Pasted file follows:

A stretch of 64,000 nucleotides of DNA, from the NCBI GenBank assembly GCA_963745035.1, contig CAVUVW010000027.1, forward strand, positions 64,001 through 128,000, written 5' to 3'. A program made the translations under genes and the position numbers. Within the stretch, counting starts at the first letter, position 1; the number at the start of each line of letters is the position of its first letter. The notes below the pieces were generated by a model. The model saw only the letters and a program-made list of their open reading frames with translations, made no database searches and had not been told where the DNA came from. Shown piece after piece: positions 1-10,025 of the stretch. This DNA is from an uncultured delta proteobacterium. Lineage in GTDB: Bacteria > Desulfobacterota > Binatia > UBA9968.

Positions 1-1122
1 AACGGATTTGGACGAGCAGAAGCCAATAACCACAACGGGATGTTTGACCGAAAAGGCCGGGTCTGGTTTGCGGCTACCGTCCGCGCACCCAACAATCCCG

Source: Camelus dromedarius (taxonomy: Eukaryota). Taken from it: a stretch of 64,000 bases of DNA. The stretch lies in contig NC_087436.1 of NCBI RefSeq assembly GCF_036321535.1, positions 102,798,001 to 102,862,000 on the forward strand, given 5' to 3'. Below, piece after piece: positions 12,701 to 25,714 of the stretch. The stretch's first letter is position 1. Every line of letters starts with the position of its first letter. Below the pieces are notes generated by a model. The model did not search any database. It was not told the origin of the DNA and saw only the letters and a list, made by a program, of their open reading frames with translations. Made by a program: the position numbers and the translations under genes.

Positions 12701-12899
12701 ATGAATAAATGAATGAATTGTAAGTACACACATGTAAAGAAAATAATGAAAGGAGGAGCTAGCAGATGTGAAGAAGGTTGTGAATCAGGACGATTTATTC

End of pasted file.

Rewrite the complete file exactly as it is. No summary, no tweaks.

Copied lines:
A stretch of 64,000 nucleotides of DNA, from the NCBI GenBank assembly GCA_963745035.1, contig CAVUVW010000027.1, forward strand, positions 64,001 through 128,000, written 5' to 3'. A program made the translations under genes and the position numbers. Within the stretch, counting starts at the first letter, position 1; the number at the start of each line of letters is the position of its first letter. The notes below the pieces were generated by a model. The model saw only the letters and a program-made list of their open reading frames with translations, made no database searches and had not been told where the DNA came from. Shown piece after piece: positions 1-10,025 of the stretch. This DNA is from an uncultured delta proteobacterium. Lineage in GTDB: Bacteria > Desulfobacterota > Binatia > UBA9968.

Positions 1-1122
1 AACGGATTTGGACGAGCAGAAGCCAATAACCACAACGGGATGTTTGACCGAAAAGGCCGGGTCTGGTTTGCGGCTACCGTCCGCGCACCCAACAATCCCG

Source: Camelus dromedarius (taxonomy: Eukaryota). Taken from it: a stretch of 64,000 bases of DNA. The stretch lies in contig NC_087436.1 of NCBI RefSeq assembly GCF_036321535.1, positions 102,798,001 to 102,862,000 on the forward strand, given 5' to 3'. Below, piece after piece: positions 12,701 to 25,714 of the stretch. The stretch's first letter is position 1. Every line of letters starts with the position of its first letter. Below the pieces are notes generated by a model. The model did not search any database. It was not told the origin of the DNA and saw only the letters and a list, made by a program, of their open reading frames with translations. Made by a program: the position numbers and the translations under genes.

Positions 12701-12899
12701 ATGAATAAATGAATGAATTGTAAGTACACACATGTAAAGAAAATAATGAAAGGAGGAGCTAGCAGATGTGAAGAAGGTTGTGAATCAGGACGATTTATTC